Similar to everyone they have to pay a fixed charge of €10 to €15 each night they spend in hospital. However, this amount of money is totally refundable along with other costs which is not the case with people undertaking public health insurance.
During time scientists and researchers seek medical treatment in Germany they will be accommodated in private rooms dedicated for privately insured patients. Commonly, private rooms in German hospitals have two beds separated by a curtain in the middle.
On top of all that, private insurance plans strive to alleviate language barriers because there are many registered doctors who communicate on English if the patient has no German knowledge in the first place.
Foreign scientists and researchers must always check if private health insurance companies provide coverage for pregnancy. Under statutory health insurance in Germany, pregnancy costs are covered but this is often not the case with private insurance. If proper coverage for maternity and birth costs is offered, pregnant women are required to provide medical evidence from a gynaecologist (Frauenarzt/Frauenärztin). Pregnant women in Germany get a Mutterpass which keeps track of medicines and state of health of the patient at any time during the whole treatment.
Foreign scientists and researchers are free to decide on their own about which health insurance provider they want to take. The variety of health insurance plans offered by private companies are relatively huge so it’s worth spending some time reviewing. Picking a particular provider or insurance plan based entirely on its cost has the potential to turn into a bad decision real quick.
Instead, participants must consider its cost in the context of its coverage and benefits. Some particular health insurance plans offered at private companies are designed to meet medical needs that might originate from specific medical conditions like acute illnesses.
Unfortunately, if a foreign scientist or researcher pursues medical assistance in a German hospital he or she must personally take care of medical bills at the time demanded treatment has been delivered. On such an occasion, the person will have to collect bills and send them to his/her health insurance provider to request reimbursement. It is therefore very important to always have financial resources available at any time no matter what.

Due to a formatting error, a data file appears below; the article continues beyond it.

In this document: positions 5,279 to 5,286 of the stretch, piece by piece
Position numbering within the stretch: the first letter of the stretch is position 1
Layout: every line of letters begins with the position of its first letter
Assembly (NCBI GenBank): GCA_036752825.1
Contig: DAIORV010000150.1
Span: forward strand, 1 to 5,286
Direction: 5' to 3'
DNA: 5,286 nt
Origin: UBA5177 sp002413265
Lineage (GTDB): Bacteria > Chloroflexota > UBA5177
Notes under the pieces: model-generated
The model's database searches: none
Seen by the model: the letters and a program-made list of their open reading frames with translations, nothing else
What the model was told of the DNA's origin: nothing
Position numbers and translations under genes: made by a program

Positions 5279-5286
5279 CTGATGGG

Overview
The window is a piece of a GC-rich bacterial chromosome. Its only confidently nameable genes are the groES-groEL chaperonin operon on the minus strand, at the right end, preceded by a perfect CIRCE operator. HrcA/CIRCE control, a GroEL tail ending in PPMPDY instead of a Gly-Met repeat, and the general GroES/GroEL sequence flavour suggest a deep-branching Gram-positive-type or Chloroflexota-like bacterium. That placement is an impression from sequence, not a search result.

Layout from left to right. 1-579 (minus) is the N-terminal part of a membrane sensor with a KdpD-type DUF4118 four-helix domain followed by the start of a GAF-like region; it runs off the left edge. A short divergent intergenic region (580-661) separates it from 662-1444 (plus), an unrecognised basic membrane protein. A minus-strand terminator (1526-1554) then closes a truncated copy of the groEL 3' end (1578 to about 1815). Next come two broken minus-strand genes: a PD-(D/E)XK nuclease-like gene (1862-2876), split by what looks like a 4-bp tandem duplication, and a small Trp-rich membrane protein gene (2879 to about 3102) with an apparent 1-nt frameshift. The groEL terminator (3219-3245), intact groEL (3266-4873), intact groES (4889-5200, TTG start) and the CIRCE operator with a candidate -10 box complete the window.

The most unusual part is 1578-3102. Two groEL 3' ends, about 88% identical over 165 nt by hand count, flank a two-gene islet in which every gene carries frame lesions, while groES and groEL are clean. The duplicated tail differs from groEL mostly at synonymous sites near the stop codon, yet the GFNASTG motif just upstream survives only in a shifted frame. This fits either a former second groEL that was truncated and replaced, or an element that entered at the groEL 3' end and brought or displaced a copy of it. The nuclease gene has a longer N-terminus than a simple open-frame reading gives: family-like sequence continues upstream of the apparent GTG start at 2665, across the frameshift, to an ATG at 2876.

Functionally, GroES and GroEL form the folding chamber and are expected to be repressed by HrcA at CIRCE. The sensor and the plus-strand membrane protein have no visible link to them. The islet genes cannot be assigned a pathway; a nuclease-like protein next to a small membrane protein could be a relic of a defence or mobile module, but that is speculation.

Private health insurance covers a single person. That in mind, if for any personal reason a guest scientist or researcher decides to bring alongside a dependent, proper private health insurance for that person is mandatory by law also.
Cost of Private Health Insurance For Foreign Scientists and Researchers
Foreign scientists and researchers must know the cost of private health insurance is significantly high compared to compulsory higher education.
Taken overall, there are two main factors that determine the cost of private health insurance for a person in Germany:
- Health record
The older the person the higher the cost of getting a private health insurance plan. Similarly, if the scientist or researcher has had medical issues in the past the cost for private health insurance will be higher.
Given that, private health insurance might be a great deal at a young age, but it will certainly account for a lot of money once he/she gets old. On a broad scale, a privately insured person aged under 25 in Germany pays £€150 each month at the very months. Aged over 50 monthly premium for private health insurance will far exceed €1,000.
Foreign Private Health Insurance
To some extent, foreign scientists and researchers can have themselves covered in Germany at a much lower price if they get private health insurance in their country of origin. Germany has signed social security agreements with several foreign countries to allow their citizens to visit Germany while having statutory health insurance in their home country.
In addition, there are many foreign private health insurances recognized in Germany as the country has signed several reciprocal social security agreements. Scientists and researchers who are already privately insured in their country of origin must contact their provider to see if they’ll be covered while abroad in Germany.